Mr Reliable. Paul Scholes with a shisha pipe. Sergen Yalcin with table manners. For much of his career, the midfielder was tucked away in Norway and simply didn’t exist to Tunisian managers. In 2011, he returned to Tunisia and he has arisen as one of the best players plying his trade in Africa. Indefatigably the best regista playing in Africa, Mouelhi treats the ball assiduously, seldom giving it away and possesses a mixture of playmaking and playbreaking that provide the equilibrium for Esperance and Tunisia. He may be the last hope for a Tunisia side which has shown precarious mickey mouse defending ahead of the tournament.


Makiadi was integral in DR Congo’s qualification

Cedric Makiadi

Freiburg/DR Congo

28 years old/Central midfielder

The gladiatorial midfielder will be maintaining order in midfield for DR Congo, but every now and then he will make a one-man driving maul through midfield that even a scrum of Jonah Lomus wouldn’t be able to restrain. The manifestation of this came in the 60th minute of DR Congo’s first leg play-off tie against a plucky Equatorial Guinea side, the Freiburg midfielder must have thought: enough is enough, I’m going to South Africa in January. He exchanged passes with Kasusula down the left before motoring on and squaring the ball for Dieumerci Mbokani to tuck in the opening goal. After that, the floodgates opened and, as they say, the rest is history.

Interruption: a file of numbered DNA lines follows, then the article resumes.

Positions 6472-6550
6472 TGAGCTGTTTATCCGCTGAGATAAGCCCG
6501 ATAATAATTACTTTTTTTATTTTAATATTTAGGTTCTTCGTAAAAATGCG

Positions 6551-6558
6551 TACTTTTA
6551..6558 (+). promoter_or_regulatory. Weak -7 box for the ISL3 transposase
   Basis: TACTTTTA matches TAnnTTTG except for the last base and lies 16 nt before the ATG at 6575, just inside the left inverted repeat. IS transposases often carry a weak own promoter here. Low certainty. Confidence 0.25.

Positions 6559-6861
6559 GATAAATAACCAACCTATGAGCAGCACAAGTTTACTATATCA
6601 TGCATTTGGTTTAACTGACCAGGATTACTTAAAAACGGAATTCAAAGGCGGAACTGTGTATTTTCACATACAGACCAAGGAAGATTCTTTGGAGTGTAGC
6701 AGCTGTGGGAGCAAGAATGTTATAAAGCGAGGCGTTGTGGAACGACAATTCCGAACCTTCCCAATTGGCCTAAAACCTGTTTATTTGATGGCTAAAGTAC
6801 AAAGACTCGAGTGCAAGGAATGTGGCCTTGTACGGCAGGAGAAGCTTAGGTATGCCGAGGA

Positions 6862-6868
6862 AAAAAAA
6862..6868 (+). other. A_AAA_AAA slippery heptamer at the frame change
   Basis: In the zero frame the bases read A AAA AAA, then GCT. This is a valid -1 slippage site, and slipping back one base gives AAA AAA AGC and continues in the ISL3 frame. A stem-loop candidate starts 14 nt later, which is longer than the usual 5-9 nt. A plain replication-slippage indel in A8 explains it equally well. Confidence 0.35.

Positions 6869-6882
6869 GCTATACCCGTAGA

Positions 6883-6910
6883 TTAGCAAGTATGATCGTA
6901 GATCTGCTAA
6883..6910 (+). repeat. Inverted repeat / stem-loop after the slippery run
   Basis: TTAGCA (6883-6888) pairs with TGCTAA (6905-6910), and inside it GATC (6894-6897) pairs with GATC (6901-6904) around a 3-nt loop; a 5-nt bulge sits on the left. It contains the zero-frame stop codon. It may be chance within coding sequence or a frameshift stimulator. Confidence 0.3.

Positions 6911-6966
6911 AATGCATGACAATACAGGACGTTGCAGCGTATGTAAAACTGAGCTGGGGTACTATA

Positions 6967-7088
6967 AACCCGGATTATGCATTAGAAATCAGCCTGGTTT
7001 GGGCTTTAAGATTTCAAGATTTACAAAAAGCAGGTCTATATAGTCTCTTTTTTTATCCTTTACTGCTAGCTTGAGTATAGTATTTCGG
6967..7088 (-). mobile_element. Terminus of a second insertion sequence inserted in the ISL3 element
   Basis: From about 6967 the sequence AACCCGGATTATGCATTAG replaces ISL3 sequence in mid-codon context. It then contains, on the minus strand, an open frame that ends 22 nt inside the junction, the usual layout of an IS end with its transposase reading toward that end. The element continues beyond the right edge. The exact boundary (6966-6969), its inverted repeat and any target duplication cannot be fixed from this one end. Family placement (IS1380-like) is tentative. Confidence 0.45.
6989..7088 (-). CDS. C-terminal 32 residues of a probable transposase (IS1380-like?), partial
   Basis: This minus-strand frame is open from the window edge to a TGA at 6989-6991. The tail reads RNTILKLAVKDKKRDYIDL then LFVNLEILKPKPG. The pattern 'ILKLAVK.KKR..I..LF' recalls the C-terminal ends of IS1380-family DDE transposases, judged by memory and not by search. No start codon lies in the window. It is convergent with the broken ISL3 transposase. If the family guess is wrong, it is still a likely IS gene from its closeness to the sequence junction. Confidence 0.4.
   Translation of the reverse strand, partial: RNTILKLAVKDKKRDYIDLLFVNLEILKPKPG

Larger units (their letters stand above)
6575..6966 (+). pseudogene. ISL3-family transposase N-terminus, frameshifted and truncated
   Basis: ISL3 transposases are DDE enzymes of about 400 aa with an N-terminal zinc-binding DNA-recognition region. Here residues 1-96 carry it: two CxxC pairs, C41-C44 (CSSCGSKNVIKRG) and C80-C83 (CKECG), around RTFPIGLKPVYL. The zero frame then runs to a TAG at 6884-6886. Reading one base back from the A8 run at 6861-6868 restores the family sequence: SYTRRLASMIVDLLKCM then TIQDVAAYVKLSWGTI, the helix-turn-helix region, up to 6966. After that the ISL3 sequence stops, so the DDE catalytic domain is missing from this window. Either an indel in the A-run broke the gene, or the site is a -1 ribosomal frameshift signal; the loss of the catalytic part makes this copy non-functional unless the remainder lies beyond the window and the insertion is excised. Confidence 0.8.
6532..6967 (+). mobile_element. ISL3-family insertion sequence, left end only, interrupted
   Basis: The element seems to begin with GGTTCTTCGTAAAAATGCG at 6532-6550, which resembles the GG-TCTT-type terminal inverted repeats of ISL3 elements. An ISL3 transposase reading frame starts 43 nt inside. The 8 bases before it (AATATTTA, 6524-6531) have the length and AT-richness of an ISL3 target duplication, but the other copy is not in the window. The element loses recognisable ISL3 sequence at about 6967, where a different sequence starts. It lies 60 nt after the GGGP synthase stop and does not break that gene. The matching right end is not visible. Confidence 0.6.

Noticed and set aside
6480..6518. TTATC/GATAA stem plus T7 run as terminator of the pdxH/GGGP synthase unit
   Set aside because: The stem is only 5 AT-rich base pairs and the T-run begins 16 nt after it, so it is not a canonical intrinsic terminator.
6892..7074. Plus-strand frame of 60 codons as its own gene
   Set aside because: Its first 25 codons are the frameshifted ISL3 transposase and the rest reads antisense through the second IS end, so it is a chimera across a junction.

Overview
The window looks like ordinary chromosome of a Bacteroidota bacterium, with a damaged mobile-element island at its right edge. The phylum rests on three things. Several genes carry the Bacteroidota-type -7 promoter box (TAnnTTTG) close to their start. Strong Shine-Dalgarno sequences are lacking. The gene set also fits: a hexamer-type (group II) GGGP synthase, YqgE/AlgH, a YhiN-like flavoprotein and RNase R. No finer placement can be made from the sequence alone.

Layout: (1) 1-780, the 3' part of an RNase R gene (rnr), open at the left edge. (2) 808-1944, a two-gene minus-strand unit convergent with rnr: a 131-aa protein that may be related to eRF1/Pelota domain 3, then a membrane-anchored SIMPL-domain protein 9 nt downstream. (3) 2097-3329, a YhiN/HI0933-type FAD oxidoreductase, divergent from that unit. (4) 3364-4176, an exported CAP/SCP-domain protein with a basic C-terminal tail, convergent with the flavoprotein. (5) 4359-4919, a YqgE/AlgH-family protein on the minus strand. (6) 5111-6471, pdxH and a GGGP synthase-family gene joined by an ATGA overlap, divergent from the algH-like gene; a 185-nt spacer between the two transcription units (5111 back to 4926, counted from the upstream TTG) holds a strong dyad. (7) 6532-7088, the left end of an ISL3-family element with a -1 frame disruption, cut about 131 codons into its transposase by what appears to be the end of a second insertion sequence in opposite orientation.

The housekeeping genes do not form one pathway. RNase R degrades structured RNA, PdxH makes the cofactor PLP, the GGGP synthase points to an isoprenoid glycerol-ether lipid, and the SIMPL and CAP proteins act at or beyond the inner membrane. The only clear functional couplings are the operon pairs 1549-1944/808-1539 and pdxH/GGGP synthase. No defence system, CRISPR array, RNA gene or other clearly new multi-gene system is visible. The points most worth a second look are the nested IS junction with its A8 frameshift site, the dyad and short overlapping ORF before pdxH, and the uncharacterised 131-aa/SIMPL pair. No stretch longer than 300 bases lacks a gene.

No Pienaar? No problem!

Thulani Serero

Ajax Amsterdam/South Africa

22 years old/Attacking midfielder

Dear Steven Pienaar, if you refuse to play for your country when they’re hosting a football tournament then what’s the point of anything in life? Oh well, it doesn’t matter, there’s Thulani Serero.  The Ajax attacking midfielder glides past defenders as absent-mindedly as a footballer spouts clichés or Emmanuel Adebayor toys with the Togo FA. Nobody will slalom towards goal with the same blink-and-you’ll-miss-it quicksilver motion as Serero at the Cup of Nations. Nobody, apart from Tunisia’s Youssef Msakni perhaps, will leave more sorry defenders painting horribly in their slipstream. This tournament could be Thulani Serero’s pilot show to so much more.


Atsu is tipped for great things with Porto and Ghana

Christian Atsu

FC Porto/Ghana

20 years old/Attacking midfielder

Aptly, it was against Malawi, nicknamed the Flames, that Atsu rose to international prominence. The miserable Malawians were like fire engines going to the wrong fire, completely hapless in dealing with his Velcro touch. Whilst Ghanaian football hasn’t been in the doldrums, it has lacked the edge-of-your-seat excitement. Three of the four goals they scored at the last Cup of Nations, for example, came from set-pieces. The inclusion of Atsu, who was Rio Ave’s player of the season when he went there on a season-long loan, hasn’t only added much needed pizazz but it has also made them Feel Good FC as they have gobbled up goals they have been deprived of in the past. Like Serero, this could be the tournament that acts as a prelude to the rest of Atsu’s career.


No personal photo available: Hintsa is #8

Addis Hintsa


25 years old/Holding midfielder

In Sewnat Bishaw’s Ethiopian football cyclone, Addis Hintsa exemplifies the metaphorical eye of the storm. While bedlam ensues around the peripheral extremities of the pitch, Addis Hintsa seems unbothered. He casually holds his position, almost lazily knocking the rock from one side to the other. The tall midfielder’s distribution will be key if Ethiopia are to have a prayer in Group C. Hintsa’s cult hero factor only adds to the list of reasons on why he’s a player to look out for.